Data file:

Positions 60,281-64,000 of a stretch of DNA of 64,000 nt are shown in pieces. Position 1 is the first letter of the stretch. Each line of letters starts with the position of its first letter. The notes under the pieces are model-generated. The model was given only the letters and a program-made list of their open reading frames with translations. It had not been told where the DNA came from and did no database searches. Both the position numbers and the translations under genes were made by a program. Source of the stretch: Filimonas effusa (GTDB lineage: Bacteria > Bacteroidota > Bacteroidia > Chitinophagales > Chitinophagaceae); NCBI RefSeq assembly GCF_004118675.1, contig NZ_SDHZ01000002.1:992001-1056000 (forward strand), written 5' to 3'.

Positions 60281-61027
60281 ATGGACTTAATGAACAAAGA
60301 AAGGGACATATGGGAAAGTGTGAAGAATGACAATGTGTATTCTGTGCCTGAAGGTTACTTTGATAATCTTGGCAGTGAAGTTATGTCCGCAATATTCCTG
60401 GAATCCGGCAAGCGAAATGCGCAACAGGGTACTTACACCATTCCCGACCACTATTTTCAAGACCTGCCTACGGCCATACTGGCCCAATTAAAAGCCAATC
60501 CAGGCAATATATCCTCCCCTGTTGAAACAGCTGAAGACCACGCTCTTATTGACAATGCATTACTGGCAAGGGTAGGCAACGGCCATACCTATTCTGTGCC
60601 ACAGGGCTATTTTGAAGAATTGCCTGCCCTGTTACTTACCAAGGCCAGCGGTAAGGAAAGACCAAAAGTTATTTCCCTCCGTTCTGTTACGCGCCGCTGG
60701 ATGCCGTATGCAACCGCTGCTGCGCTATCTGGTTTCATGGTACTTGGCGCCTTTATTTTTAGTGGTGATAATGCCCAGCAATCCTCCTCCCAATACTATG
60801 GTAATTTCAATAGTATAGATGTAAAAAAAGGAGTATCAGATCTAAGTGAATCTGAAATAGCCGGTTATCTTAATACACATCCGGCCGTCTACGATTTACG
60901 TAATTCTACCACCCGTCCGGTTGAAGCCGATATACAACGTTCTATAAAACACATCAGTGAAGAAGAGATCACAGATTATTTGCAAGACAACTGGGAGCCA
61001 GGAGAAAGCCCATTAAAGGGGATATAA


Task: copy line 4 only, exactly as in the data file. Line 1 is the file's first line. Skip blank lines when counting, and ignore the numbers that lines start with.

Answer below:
60301 AAGGGACATATGGGAAAGTGTGAAGAATGACAATGTGTATTCTGTGCCTGAAGGTTACTTTGATAATCTTGGCAGTGAAGTTATGTCCGCAATATTCCTG